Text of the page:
Entrepreneurship and Management Consulting
Entrepreneurship and Management Consulting provides students with extensive knowledge and critical understanding of the management consultancy industry and an appreciation of the latest challenges and opportunities. You will gain an understanding of consulting techniques and methodologies and develop a range of transferable skills. The programme provides you with knowledge of the key theories, debates and practices used in management consultancy and you will focus on developing skills and competencies which will be useful for a future career as a consultant.
The programme brings together relevant contemporary academic theory and research with a practical understanding of activities within organisations. You will explore issues that have a significant impact within organisations by working with others and building on both their experiences and your own. The programme provides opportunities for you to work with other leaders and potential leaders. This will be developed by enabling you to share knowledge, relate this to theories developed from relevant research, and learning by practical application.
Much of the learning is developed through the establishment of collaborative learning communities of programme participants and tutors – and you will become part of that community of learning. Your understanding is developed around the key skills, processes and practices of management consulting. Solutions to real problems are suggested, discussed and analysed within the learning community with the support of tutors and fellow learners.
The programme is international in its design and engages with themes on an international basis. Many different cultural contexts are utilised to help provide the setting for discussions.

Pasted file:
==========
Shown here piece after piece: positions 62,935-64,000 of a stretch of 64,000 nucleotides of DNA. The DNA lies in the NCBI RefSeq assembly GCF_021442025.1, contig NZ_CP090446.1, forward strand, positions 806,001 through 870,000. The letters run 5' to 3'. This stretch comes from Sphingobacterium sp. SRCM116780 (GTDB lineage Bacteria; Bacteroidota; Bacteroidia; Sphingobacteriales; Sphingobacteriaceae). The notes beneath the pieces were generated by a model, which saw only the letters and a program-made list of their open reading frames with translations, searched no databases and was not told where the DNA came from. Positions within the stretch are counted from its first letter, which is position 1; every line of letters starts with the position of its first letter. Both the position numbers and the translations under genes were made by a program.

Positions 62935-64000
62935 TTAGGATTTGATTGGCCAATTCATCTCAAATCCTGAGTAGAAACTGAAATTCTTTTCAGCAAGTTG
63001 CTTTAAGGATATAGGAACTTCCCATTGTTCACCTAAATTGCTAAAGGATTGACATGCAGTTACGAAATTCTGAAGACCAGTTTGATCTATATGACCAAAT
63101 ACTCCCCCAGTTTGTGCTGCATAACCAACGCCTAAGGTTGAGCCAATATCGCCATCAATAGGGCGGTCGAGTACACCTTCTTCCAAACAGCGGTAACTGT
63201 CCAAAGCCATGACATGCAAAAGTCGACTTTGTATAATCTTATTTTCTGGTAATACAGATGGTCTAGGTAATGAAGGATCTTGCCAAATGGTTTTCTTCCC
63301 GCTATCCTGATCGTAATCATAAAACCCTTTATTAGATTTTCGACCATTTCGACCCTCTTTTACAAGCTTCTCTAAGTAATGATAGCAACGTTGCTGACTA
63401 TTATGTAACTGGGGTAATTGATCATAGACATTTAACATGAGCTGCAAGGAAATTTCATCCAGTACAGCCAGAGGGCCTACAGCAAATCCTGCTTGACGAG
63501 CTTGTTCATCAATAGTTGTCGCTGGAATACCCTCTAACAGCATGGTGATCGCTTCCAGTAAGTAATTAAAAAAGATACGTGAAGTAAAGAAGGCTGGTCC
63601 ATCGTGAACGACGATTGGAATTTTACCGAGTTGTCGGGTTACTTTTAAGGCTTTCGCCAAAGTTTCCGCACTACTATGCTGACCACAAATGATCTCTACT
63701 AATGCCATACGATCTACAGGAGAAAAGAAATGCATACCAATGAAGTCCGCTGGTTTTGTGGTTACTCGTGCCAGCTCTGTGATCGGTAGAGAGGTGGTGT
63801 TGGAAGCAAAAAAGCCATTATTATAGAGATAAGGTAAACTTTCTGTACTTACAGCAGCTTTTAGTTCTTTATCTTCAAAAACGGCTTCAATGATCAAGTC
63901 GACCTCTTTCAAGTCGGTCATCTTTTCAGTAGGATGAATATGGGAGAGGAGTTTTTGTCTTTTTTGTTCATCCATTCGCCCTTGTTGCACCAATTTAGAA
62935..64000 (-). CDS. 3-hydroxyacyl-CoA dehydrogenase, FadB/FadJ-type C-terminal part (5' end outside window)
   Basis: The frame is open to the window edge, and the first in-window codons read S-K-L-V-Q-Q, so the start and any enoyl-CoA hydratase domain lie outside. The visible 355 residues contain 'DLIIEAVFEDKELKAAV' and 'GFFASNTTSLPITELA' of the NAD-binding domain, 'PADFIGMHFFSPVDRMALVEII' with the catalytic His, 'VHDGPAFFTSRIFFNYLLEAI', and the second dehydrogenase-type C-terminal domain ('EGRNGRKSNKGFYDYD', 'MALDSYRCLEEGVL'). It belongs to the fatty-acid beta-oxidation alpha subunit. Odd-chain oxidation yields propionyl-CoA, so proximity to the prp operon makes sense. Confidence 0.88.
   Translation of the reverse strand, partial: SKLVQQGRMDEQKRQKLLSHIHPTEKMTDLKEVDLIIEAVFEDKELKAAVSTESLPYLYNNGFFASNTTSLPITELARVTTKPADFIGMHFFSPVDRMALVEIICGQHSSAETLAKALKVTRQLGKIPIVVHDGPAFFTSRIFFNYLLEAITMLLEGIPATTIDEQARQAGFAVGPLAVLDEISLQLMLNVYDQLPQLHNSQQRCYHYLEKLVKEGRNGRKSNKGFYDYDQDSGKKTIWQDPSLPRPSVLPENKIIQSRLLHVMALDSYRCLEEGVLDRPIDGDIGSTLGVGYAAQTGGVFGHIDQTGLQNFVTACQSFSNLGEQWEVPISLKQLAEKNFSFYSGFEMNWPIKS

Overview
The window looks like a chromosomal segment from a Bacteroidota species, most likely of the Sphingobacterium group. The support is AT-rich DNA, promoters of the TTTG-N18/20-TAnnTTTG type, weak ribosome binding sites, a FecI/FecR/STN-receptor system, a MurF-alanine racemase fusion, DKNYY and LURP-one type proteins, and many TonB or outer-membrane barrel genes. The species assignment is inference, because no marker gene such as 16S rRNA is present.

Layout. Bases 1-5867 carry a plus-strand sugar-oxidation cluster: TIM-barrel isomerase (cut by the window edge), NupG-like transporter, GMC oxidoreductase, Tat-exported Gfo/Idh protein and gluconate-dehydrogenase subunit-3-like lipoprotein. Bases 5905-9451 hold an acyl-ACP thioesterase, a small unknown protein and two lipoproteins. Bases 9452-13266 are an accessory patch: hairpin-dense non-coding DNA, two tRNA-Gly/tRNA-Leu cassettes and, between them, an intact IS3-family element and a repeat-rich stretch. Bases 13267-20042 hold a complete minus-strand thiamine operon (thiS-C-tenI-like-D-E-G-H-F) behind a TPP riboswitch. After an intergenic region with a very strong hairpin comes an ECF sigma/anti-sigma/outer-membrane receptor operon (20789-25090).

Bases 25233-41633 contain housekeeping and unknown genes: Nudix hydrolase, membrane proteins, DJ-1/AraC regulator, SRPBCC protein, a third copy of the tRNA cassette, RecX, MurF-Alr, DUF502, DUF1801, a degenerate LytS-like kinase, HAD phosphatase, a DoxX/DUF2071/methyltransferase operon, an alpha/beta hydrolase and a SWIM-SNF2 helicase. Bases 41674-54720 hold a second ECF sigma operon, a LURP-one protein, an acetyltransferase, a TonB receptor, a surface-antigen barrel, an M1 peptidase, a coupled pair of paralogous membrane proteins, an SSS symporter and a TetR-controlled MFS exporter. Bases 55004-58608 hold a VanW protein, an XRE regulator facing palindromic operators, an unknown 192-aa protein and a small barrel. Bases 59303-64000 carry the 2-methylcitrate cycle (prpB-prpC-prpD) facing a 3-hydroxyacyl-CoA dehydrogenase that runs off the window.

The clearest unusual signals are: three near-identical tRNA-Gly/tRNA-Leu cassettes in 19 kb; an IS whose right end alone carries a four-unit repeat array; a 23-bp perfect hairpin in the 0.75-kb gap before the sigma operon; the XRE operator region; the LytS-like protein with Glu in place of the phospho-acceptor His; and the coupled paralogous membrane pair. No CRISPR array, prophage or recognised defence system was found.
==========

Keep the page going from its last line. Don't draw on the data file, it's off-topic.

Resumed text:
English Fundamentals I
English Fundamentals II
English Fundamentals III
English Fundamentals IV- Students develop language skills necessary to promote success in program courses and, ultimately, business careers. Students achieve correctness and mastery in writing sentences appropriate to a business environment through the study of English language usage, grammar, mechanics, and style. Skills acquired in these areas enable students to demonstrate competence in composing, editing, and proofreading written messages
Competitive and Corporate Strategy
A central purpose of strategy is to maximise economic performance and ensure long-term viability of firms. This module focuses on the main theoretical principles that explain firms’ strategies and guide firms’ choices in the creation of economic value. Emphasis will be put on applying these principles, alongside with the concepts, tools and techniques of strategic analysis, to actual company and industry situations through the use of case studies. We will also engage in critical thinking to expose the limits of the applicability of the theoretical principles, tools and techniques of strategy.
Management Consulting Principles
This module provides an understanding of the consultancy process from relationship building and opportunity identification through to implementation and review. This includes the development of key consultancy skills, including report writing, and presentation skills. Students will also become familiar with the tools and techniques used in the consulting profession.
This course includes both group and individual assessment components. For group assignments, students will be assessed on both their group work and their individual contribution to the group project.
This module focuses on developing a deep understanding of core ORGANISATIONAL BEHAVIOUR topics. Organisations are comprised of people, who interact and often work in groups. In order to be an effective management consultant, it is essential for you to understand yourself as an organisation member, how you relate and interact with others, how others behave, both individually and in groups and how individual and group behaviours affect organisations and are affected by them, in turn.
Issues to be covered include individual differences, motivation and job design, group dynamics, decision making, leadership, power and cross-cultural aspects. An emphasis is placed on using experiential learning principles and on developing students' self awareness and skills.